Given the widespread recognition afforded to the modern concept of sentience in animals, it seems strange that for centuries it was neither accepted or understood at all. Philosophers from Aristotle through to Kant believed animals to be dispassionate entities, acting almost without emotion and functionally directed by innate behaviours.
The so-called age of Enlightenment, or Reason which spanned the late 18th and early 19th century, saw seismic shifts in political and social thinking and in amongst this, a reconsideration of human attitudes towards animals. The change is best summed up in the words of Jeremy Bentham, the English social reformer (and early animal welfare advocate..), who got right to the nub of the issue in 1789 when he wrote “The question is not, Can they reason? nor, Can they talk? but, Can they suffer?”
Less than 100 years later, with bear-baiting and bull-baiting consigned to the history books and the RSPCA having been established, it fell to Darwin to complete the circle of enlightenment when he wrote: "We have seen that the senses and intuitions, the various emotions and faculties, such as love, memory, attention and curiosity, imitation, reason, etc., of which man boasts, may be found in an incipient, or even sometimes in a well-developed condition, in the lower animals."
We would have no hesitation in arguing that cetaceans belong to Darwin’s “higher animals” even if he doesn’t explicitly name them. It has long been recognised that amongst our mammal populations, cetaceans are highly intelligent, social and playful. What has also been observable, and has been less easily recognised and understood is emotion in the form of grief.
Death-related, or “epimeletic,” behaviours, are well-documented in cetaceans and include maintaining physical contact with a dead individual, remaining in the vicinity, and moving, lifting, or carrying the carcass. In mid-August, a female Cuvier’s beaked whale was observed in the Bay of Biscay swimming round and nudging at its dead calf seemingly in an attempt to resuscitate it. In 2010, a killer whale on the US West Coast nudged and pushed its dead calf around for six hours, unwilling to abandon it. Most memorably of all was the orca KL35 in the Pacific Northwest who carried her dead calf for 17 days and over 1,000 miles as it sought to keep up with its pod.
It is not hard for us as humans to become emotionally entangled with these stories – to have some shared comprehension of what is going through the hearts and minds of the grief stricken mother. However some scientists argue that without evidence, we are just projecting human emotions onto animals and that the behaviours we interpret as grief could be confusion on the part of the animal and a reluctance to accept the death of their calf.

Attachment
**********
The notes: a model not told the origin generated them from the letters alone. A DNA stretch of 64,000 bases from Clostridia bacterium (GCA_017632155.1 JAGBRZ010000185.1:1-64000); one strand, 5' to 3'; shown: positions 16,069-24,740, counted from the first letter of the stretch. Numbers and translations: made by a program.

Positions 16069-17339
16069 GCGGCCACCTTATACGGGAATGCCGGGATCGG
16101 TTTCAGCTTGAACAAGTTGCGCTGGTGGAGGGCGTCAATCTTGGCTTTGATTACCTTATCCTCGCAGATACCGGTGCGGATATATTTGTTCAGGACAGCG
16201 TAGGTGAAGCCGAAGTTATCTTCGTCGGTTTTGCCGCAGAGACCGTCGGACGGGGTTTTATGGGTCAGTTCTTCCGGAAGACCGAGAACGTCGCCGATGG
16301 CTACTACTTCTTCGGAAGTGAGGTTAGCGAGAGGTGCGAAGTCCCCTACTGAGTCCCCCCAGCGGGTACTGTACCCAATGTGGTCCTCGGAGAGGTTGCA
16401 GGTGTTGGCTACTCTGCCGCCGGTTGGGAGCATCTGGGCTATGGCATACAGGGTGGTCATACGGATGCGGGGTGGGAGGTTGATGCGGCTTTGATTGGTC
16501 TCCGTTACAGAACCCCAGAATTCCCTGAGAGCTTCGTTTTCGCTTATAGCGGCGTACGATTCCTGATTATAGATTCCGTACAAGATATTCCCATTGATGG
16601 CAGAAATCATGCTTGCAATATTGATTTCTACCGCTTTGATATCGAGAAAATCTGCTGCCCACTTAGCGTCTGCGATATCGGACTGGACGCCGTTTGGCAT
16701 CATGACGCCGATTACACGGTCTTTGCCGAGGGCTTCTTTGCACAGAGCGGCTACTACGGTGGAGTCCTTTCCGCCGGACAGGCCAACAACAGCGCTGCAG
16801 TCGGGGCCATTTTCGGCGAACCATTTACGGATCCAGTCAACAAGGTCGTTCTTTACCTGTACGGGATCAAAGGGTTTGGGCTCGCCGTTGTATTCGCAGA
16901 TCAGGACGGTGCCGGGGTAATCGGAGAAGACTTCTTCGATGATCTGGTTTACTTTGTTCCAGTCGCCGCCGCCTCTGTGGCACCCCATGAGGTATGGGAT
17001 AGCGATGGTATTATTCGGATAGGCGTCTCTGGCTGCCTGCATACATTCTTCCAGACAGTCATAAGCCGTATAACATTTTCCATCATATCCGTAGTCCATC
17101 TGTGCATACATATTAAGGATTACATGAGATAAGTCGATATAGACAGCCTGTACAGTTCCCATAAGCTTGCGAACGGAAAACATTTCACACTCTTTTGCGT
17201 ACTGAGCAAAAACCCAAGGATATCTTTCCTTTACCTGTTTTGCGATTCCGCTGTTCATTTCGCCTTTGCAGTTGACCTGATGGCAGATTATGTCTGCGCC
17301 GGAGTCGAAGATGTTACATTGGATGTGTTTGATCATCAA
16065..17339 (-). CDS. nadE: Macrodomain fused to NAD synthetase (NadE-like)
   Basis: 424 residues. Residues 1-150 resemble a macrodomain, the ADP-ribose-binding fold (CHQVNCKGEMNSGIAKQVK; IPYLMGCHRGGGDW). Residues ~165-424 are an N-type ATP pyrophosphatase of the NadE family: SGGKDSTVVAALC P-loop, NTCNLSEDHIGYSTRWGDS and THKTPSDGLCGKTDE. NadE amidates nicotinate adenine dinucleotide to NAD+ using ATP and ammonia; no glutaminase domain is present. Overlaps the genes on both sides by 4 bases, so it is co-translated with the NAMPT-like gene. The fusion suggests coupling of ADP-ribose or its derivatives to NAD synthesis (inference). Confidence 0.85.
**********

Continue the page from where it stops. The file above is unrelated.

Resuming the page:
What we do know is that the behaviour extends across a range of species and geographical locations, so this doesn’t seem to be localised behaviour – its widespread.
A team of researchers recently reported seeing dead calves or juveniles being carried by adult Indo-Pacific bottlenose dolphins, spinner dolphins, orcas, Australian humpback dolphins and sperm whales. A study in 2018 found that there had been 45 published cases of epimeletic behaviours with a majority of these reports in the family Delphinidae, which includes bottlenose dolphins, pilot whales, and killer whales. The remaining cases involved belugas and sperm whales.
There’s no doubt that a common emotion is prevalent in all these cases – the clinging on to their dead offspring doesn’t signal disinterest or ambivalence on the part of the bereaved mother and we see it in other species such as elephants and primates.
But is the emotion that manifests itself in epimeletic behaviour one of grief, or confusion, desperation or all these things? We have much more to learn about the behaviours exhibited by wildlife that we observe and puzzle over, and science will bring conclusions to these questions. But that emotional connection which echoes through us as humans when we empathise with that mother with her dead calf doesn’t need science for us to feel it. We can thank human evolution and the enlightened understanding of animal sentience for that at least.